On March 2, 2017, ACLU-TN joined a lawsuit to enforce the 1978 consent decree and to put a stop to Memphis police surveilling protected First Amendment activities again. Our lawsuit asked the court to find the city in contempt of court for violating the consent decree and to put safeguards in place to ensure that the consent decree is followed in the future.
On October 26, 2018, the judge ruled that by engaging in surveillance of the protected political activities of activists and sharing information gathered with other law enforcement agencies and private companies, the Memphis police violated the 1978 consent decree.
Evidence collected during the case revealed that the Memphis police had engaged in extensive surveillance of individuals and organizations engaging in protected political speech, including creating a fake Facebook profile to “friend” protesters’ accounts and gain access to private messages; distributing “joint intelligence briefs” on protesters to the U.S. Military, the Department of Justice, the Tennessee Department of Homeland Security, AutoZone, FedEx, St. Jude’s and more; and sending officers to covertly monitor protests and community events like church services, a tree planting ceremony in memory of a teen killed by Memphis police and a Black-owned food truck festival.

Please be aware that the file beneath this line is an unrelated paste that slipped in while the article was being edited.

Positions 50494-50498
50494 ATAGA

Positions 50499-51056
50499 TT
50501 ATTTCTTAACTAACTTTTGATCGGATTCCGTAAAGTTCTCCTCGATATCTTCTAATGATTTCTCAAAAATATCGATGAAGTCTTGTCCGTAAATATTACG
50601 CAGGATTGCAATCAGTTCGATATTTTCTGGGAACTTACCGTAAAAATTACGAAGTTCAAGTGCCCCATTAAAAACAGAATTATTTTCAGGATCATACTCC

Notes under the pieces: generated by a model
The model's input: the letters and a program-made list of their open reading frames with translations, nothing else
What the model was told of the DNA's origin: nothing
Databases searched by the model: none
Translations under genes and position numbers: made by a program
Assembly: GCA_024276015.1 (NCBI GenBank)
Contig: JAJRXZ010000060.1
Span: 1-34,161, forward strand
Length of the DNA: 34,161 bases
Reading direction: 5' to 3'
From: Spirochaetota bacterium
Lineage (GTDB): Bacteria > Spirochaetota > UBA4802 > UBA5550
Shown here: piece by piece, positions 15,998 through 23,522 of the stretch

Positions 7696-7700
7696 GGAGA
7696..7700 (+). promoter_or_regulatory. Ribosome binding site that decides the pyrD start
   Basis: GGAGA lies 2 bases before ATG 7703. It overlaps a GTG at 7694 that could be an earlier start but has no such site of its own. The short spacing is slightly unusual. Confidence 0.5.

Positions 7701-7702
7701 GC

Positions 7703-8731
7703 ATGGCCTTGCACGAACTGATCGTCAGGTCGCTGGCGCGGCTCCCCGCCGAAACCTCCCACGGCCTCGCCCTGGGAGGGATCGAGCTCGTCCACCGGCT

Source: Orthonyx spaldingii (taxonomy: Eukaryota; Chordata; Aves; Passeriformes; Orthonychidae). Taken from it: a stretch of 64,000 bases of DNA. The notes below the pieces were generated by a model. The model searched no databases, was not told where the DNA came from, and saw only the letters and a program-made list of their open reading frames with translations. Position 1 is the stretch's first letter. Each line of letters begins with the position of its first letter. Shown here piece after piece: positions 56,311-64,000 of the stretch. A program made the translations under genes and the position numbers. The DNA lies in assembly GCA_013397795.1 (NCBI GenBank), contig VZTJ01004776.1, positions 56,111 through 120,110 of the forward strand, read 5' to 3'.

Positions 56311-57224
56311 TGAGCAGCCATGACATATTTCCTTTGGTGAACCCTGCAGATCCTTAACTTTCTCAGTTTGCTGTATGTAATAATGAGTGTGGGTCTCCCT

The court ruled that the city failed to train its officers on “political intelligence” as defined and forbidden by the 1978 consent decree. This failure led to a “shared misunderstanding of the Decree’s requirements and a significant number of violations.” The court imposed sanctions “designed to ensure future compliance” with the consent decree, including requirements that the Memphis police department revise their policy on political intelligence, train officers, establish a process for approving criminal investigations that may incidentally result in gathering political intelligence, establish written guidelines for the use of social media searches, maintain a list of all search terms used in social media collators and submit the list to the court quarterly. The court also appointed an independent monitor to supervise the implementation of these sanctions.